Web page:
A year of SLOW. Does it sound as good to you as it does to me? I came upon my word of the year earlier than normal. The entire fall was busy for us here at Townsend House. There were a lot of activities, a lot of time in the car, and a lot of stress because of that. I knew that I wanted to get back to basics.
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However, what really solidified my choice in the word SLOW was reading through the book Rhythms of Renewal by Rebekah Lyons. At the very end of the book, in the conclusion, Rebekah writes:
Our society is relentless. It’s a nonstop, ever-churning, production-oriented, get-stuff-done society. If we’re not careful, it can get the best of all of us. The Scriptures give us clear direction, though: ‘Do not conform to the pattern of this world, but be transformed by the renewing of your mind. Then you will be able to test and approve what God’s will is—His good, pleasing and perfect will.’”Rebekah Lyons, Rhythms of Renewal
Year of Slow – Inspiration
This little section, in the conclusion, reminded me that we are not to conform to the pattern of this world. What is the pattern of this world? Busyness.
It is scheduling so much throughout our days and weeks that we don’t have a chance to slow down. Not keeping a Sabbath. It is no rest. It is finding the quickest route.
Instead, we are supposed to savor, to delight in God’s will for our lives. We need to slow down, all of us. We are so consumed with seeking the next thing, the better, the more, that we forget to savor what we have right now, what is right in front of us.
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I hadn’t ever thought of this particular verse in that light. I always read it as not being consumed by the things of the world. Not necessarily how we spend our time. But, as I considered it more, I realized how easy it is to be wrapped up in the time commitments of all.the.things.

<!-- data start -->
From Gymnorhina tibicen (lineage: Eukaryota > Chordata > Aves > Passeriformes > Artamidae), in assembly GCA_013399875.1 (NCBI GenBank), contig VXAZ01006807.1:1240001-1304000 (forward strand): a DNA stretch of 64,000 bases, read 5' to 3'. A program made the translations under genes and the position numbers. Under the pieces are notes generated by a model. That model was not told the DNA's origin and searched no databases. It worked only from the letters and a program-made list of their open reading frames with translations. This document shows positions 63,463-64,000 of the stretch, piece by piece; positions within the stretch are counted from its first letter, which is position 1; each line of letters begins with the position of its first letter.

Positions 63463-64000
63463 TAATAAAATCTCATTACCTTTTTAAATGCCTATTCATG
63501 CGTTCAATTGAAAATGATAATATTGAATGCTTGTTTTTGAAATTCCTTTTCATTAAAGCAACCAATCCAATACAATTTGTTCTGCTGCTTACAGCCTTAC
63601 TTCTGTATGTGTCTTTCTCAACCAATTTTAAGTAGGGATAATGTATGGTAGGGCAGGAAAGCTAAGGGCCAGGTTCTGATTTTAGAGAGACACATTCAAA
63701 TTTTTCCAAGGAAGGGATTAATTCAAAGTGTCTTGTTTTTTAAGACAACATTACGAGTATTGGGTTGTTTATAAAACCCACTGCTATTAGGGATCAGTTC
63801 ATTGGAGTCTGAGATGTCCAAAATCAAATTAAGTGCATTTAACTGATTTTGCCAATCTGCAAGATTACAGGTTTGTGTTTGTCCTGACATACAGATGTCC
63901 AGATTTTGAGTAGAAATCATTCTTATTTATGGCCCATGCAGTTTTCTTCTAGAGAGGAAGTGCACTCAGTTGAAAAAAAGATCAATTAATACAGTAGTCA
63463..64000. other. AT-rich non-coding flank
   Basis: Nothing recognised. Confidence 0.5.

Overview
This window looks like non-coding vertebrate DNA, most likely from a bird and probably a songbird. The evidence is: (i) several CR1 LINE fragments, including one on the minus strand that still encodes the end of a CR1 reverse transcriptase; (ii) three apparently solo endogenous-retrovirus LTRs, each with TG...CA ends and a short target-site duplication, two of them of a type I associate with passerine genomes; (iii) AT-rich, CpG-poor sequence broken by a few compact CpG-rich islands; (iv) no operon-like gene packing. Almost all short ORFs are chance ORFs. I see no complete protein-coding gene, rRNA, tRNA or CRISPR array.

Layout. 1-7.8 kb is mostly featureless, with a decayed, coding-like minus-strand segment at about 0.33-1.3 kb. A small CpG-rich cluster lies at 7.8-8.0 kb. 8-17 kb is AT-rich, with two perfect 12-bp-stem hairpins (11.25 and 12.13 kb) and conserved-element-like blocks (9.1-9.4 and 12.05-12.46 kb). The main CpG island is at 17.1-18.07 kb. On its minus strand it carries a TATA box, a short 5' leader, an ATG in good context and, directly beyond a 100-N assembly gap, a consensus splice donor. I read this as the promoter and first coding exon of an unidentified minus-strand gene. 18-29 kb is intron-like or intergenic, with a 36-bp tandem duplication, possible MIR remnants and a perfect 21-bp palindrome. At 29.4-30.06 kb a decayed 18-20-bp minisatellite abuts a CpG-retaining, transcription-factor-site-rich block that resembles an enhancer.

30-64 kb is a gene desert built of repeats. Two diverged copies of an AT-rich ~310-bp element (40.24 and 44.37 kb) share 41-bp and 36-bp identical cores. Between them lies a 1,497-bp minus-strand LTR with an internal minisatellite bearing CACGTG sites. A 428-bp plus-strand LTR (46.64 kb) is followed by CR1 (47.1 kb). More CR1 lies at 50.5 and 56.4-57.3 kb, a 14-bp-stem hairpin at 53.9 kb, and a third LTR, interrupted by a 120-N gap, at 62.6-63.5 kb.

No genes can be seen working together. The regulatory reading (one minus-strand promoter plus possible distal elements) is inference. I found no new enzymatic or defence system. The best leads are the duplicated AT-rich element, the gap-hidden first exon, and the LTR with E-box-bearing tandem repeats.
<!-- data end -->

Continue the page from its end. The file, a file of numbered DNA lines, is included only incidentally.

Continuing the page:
Busy Creeps in
We have worked hard over the past several years to pare down what we commit to, and there are always seasons of more busy – especially as the kids get older. But, this past year, we fell into more busy than we particularly liked. It was areas where we should have said no, but instead said yes. Things we weren’t passionate about, but still felt obligated to participate in.
That is going to change in 2020!
We are going to work on cultivating our calendar this year. Instead of saying yes, even when we know that the answer should be no, we are going to purposefully, and intentionally, pick the activities and other things that absorb our time, wisely. You want to make sure that you are intentional in your choices. In the moment it might be easy to say yes, but to fully think about what that yes means is where we are going to park for a bit.
Cultivating our calendar will also give us the option to put family days, Sabbath days, planning days, well in advance of the rest of the year. And then the key to putting these dates on the calendar? Sticking to them. It is so easy when you put yourself on the calendar to drop that plan for an invitation to do something different. Or to think, it isn’t really a plan because it is just for you, or you aren’t planning to leave the house on a specific day.
A year of slow allows you to put yourself and your family first and will make it so you don’t feel guilty about saying no when you need to.
We are going to work on paring down things (yes, even those beloved books!). Toys will be donated to families in need – showing our kids the importance of letting go and blessing someone else. We are going to focus on a homeschool rhythm that works for everyone, especially now that we have three kids in completely different grade levels. We will let go of FOMO, and instead, focus on the Joy of Missing Out.
A year of slow is going to create a financial plan not with instant gratification, but an actual plan that will allow us to give generously and live without debt as we move into the future. It will be contentment and acknowledging the blessings that we have even when it seems so dang hard every day.
A year of slow is most definitely going to attack the meal monster – there will be better meal planning, and then actually sticking to meal plans so that we are able to have family meals together and hopefully less stressful and angst-filled evenings!
Where are the goals?
Goals, goal planning, how we are going to move ahead with this theme of slow – those are coming shortly. But, to begin, I want you to think about what it will be like at the end of 2020. What do you want your year to look like? What are you hoping to accomplish?
A lot of the goals I have planned don’t necessarily have an “end-date.” I know that is completely counter to SMART goals, but they have steps. And there are measurable changes that can be made whereas when we look back on 2020, there will be an obvious change. A move in the right direction.
There is so much possibility before us! I hope that you are as excited as I am!